• Kristin Jones
  • Kristin Jones, CEO Wallop! OnDemand

    Kristin Jones serves as Founder and CEO of Wallop! OnDemand, and she is known throughout the PR community for her dedication to improving PR measurement and analytics. She developed the Wallop! measurement, monitoring and analytics solutions to provide PR leaders with the tools they need to succeed in today's market. Kristin is also the owner and founder of Jones PR (www.jonespr.net), an agency best known for obtaining high-profile media coverage for its clients. Prior to founding Jones PR, Kristin spent several years working with two of the world's largest PR firms – Porter Novelli and Weber Shandwick – and has worked with a number of boutique PR agencies in Silicon Valley. Outside of work Kristin enjoys spending time outdoors with her family, reading, playing board games and exercising. She's a wine enthusiast, is fascinated by paleontology, and she loves a good crime-drama flick.
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What do executives want most from PR?

For PR agencies, understanding client expectations is a key part of making client-agency relationships work. Let’s face it, every year too many client-agency relationships fail. Often times when these relationships run into trouble it is because of poor communication between the PR team and the client or executive team.

So what is it that clients and executives want most from PR? While there isn’t a one-size-fits-all answer to this question, there are a few important things to note about the expectations that clients and executives have for PR. Here are a few observations shared by PR pros themselves:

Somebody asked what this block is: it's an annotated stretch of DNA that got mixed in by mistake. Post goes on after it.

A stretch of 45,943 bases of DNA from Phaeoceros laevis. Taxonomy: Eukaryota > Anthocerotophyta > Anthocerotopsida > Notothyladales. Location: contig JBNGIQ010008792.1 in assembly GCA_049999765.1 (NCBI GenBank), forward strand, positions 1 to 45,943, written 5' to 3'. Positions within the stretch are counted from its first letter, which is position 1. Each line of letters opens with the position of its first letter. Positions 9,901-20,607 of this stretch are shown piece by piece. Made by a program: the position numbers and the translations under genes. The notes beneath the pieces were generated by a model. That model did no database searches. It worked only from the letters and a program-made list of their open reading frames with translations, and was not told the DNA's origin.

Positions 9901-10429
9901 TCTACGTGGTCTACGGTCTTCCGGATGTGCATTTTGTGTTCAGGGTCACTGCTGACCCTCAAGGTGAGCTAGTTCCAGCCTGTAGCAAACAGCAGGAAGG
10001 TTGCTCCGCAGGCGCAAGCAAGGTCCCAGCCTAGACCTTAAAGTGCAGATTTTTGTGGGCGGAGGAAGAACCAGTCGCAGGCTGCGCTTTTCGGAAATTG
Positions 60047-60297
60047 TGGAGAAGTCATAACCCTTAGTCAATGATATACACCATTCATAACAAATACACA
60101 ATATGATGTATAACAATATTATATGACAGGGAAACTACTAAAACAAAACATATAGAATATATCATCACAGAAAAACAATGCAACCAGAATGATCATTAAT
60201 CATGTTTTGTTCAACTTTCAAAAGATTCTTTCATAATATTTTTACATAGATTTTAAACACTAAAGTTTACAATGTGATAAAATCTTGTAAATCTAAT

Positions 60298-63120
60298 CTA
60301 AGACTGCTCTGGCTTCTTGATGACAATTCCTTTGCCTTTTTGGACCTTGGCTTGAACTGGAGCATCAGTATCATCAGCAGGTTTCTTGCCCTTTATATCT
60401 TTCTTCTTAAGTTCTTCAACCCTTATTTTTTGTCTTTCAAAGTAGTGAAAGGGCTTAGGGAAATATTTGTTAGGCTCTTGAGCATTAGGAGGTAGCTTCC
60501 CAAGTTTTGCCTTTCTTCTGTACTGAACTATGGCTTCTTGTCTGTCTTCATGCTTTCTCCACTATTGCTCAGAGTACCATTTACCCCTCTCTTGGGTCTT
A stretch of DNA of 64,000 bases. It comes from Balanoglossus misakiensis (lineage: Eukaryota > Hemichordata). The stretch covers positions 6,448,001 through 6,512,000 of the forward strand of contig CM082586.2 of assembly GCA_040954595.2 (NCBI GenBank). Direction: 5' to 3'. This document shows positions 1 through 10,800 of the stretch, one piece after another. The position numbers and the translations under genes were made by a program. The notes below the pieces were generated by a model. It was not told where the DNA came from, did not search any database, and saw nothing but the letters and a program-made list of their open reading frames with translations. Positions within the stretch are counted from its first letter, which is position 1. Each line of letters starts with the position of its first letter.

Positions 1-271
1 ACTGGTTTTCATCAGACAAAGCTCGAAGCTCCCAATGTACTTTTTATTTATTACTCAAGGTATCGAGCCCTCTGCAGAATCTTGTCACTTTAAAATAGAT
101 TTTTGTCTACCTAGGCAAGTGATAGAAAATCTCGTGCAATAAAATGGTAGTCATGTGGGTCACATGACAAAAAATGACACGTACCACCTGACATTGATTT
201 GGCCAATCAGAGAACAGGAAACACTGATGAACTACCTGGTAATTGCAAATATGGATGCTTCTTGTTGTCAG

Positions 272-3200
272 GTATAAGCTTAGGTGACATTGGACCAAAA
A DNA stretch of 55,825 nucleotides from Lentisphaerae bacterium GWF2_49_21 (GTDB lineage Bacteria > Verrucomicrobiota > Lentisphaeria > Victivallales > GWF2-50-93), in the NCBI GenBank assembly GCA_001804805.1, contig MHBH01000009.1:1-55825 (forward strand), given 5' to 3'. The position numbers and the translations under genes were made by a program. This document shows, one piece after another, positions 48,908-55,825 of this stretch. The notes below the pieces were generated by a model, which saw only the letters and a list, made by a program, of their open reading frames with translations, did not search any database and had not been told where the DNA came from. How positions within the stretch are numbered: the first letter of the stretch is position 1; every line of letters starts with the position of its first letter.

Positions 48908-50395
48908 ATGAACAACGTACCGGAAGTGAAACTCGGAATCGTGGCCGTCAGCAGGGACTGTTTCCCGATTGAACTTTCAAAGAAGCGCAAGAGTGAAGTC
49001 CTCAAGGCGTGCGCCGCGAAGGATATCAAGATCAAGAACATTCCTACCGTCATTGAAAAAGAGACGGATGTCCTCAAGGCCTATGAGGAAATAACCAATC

Clients and executives have high expectations when it comes to PR results. And, even though many PR budgets have faced cuts in the past few years, overall, expectations from clients and executives have not been adjusted to reflect the fewer resources many PR programs are now being allotted. According to a recent survey, 41 percent of PR pros say that executives want PR to achieve more results on a smaller budget. Another 41 percent of PR professionals believe executives expect PR to optimize programs in order to achieve more with existing budgets. Finally, a mere four percent of all PR professionals feel executives are willing to adjust expectations and accept less when budgets are cut.

So, if clients and executives are truly demanding more results on smaller budgets, how can PR live up to all that is expected of it? For starters, PR teams need to:

  • Be upfront about expectations. Clearly define business objectives and the goals PR is expected to achieve.
  • Define success. Make sure both sides agree on how progress will be measured – then openly communicate about PR developments.
  • Measure and analyze results. Track campaign progress and use that information to steer future PR efforts.
  • Be open to change. Look for ways to eliminate inefficiencies and get more out of every PR dollar. Don’t be afraid to make strategy adjustments in order to optimize the program.

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